Editorial Comments on the IHRP’s Future: A Follow Up Letter

Dear Readers,

In light of the ongoing controversy surrounding the hiring of Professor Valentina Azarova to fill the multi-year vacancy of the Directorship of the International Human Rights Program (IHRP), we wish to provide some optimism regarding the topic of this issue: IHRP fellowships.

Despite dissatisfactory answers from Dean Iacobucci and the insufficient “investigation” announced October 14, the short-term future of the IHRP is no longer completely uncertain. With the announcement of Professor Rebecca Cook coming on as the second interim Director of the IHRP and with concerted efforts from members of the administrative team, IHRP fellowships are still a go!

These fellowships consistently bring fulfilling and exciting work to University of Toronto law students passionate about international legal issues and practice. Not only can our legal boundaries expand through unique applications of the law and meaningful collaborations, but the contributions of IHRP fellows have the potential to push international legal norms forward and add to precedent-setting projects that benefit individuals around the world. For a sense of what fellows have done in past years, see the Fellowships Highlights from 2019, 2018, 2017, and more in our Archive. For a sense of what the 2020 IHRP Fellows achieved despite the pandemic, and how you may still forge a meaningful fellowship experience as COVID-19 continues, see our four excellent submissions in this issue.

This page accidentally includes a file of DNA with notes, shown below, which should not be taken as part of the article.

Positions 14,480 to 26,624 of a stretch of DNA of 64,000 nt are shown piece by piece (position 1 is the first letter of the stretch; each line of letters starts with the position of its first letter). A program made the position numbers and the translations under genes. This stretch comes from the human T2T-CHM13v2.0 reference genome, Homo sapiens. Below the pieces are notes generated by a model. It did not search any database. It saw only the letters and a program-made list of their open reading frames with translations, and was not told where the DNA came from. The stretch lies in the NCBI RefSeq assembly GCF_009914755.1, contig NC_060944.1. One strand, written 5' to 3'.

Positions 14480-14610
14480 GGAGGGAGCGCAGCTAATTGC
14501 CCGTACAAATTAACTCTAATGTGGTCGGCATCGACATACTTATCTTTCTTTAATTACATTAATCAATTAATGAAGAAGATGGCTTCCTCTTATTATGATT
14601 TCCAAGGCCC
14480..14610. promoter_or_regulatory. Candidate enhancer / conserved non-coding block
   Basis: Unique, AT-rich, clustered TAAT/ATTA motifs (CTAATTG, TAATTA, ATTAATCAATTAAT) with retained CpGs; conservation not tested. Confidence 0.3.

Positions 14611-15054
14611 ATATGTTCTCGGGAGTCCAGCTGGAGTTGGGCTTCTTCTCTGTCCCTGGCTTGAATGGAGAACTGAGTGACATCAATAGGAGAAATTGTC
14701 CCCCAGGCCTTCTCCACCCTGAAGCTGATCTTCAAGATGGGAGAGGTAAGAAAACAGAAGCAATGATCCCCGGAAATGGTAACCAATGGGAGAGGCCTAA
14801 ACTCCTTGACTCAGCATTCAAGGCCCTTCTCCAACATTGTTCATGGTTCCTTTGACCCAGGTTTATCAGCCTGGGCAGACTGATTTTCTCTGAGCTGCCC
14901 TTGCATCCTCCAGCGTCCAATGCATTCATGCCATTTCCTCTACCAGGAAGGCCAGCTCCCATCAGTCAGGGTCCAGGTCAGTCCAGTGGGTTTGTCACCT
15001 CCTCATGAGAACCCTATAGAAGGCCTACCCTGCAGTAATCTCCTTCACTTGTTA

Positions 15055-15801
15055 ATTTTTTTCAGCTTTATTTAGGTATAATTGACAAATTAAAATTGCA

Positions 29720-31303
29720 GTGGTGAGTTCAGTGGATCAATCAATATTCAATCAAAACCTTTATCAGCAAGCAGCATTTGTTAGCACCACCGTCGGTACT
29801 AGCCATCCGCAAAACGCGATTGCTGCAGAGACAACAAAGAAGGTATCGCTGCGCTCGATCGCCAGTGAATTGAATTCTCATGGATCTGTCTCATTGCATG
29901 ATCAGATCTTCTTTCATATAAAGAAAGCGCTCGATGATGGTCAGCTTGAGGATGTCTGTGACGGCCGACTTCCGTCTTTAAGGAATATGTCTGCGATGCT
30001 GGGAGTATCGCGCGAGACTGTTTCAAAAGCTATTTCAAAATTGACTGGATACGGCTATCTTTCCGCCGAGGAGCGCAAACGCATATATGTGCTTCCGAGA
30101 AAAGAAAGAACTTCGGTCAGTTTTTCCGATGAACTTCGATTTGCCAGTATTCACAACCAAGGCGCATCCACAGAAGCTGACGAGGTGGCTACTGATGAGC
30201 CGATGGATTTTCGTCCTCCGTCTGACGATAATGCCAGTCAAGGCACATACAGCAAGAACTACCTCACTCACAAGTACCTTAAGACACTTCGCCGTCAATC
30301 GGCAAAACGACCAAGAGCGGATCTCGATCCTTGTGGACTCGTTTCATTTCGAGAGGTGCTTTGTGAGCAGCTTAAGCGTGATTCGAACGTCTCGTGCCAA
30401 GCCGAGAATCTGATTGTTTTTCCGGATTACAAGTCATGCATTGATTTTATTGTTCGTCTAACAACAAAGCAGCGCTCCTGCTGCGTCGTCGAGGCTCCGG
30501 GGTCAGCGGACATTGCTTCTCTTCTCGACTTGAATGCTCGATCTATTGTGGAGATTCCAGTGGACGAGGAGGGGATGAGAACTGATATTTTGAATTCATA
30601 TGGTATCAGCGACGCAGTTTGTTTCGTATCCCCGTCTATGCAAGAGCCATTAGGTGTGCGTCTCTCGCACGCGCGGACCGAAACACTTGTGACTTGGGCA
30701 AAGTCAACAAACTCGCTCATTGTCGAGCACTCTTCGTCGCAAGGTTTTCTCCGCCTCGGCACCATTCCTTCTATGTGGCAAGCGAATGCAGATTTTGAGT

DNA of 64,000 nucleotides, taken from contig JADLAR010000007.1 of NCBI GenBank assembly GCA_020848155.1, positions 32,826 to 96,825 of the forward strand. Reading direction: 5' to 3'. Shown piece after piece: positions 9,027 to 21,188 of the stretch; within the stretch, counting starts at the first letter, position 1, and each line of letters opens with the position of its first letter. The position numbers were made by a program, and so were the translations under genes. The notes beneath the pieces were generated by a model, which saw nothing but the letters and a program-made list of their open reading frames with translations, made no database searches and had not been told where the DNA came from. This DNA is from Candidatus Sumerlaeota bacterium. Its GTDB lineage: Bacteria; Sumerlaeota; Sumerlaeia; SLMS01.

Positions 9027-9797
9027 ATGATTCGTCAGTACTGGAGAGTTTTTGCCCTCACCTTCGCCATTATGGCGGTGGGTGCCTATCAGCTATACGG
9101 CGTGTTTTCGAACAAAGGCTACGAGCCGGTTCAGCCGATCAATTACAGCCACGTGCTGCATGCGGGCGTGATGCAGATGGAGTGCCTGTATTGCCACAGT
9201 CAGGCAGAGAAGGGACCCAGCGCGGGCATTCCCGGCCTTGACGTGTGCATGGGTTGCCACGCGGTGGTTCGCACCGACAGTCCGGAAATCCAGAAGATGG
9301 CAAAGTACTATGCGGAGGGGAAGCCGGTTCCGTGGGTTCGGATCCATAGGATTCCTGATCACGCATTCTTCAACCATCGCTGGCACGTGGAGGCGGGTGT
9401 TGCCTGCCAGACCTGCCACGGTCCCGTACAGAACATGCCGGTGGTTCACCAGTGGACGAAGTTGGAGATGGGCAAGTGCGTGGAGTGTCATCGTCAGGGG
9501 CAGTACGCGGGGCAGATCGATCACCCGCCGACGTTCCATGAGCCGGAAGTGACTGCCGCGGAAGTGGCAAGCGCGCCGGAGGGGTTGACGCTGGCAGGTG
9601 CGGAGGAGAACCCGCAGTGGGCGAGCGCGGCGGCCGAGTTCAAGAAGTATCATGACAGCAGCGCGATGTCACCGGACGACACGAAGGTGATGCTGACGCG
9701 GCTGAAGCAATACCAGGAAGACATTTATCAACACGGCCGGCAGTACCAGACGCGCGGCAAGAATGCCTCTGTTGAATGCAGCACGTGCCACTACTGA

The Faculty of Law’s Manager of Experiential Education, Kim Snell, wishes to reassure all interested students that the fellowship process will continue as normal. In email correspondence with the Rights Review Editors in Chief, she directs students to the following:

  1. Later this fall, the International Law Club hopes to host an information session on the student experience of IHRP summer internships
  2. Ms. Snell will participate in the CDO info session on all Law School Summer Employment Program (LSSEP) opportunities, likely to be held early November; and
  3. The IHRP website will be updated soon, including the fellowship guide.

Ms. Snell further clarifies that in light of the global pandemic and the continued uncertainty around international travel, all students will be asked, as part of their application, whether their proposed host organization can support remote work, if necessary. If students are starting to research, reach out, or apply to potential organizations, they may want to specifically engage on this question.

Finally, if anyone has questions or concerns about the fellowship process, Ms. Snell welcomes your correspondence. You can reach her at: kim.snell@utoronto.ca.

We thank Ms. Snell for her clarifying answers and for her hard work ensuring IHRP fellowships will occur as usual. We also look forward to collaborating with everyone involved in the interim IHRP leadership and welcoming Professor Rebecca Cook to the interim Director position with open and grateful arms.


Rachel Bryce and Abdullah Khan
Rights Review Co-Editors-in-Chief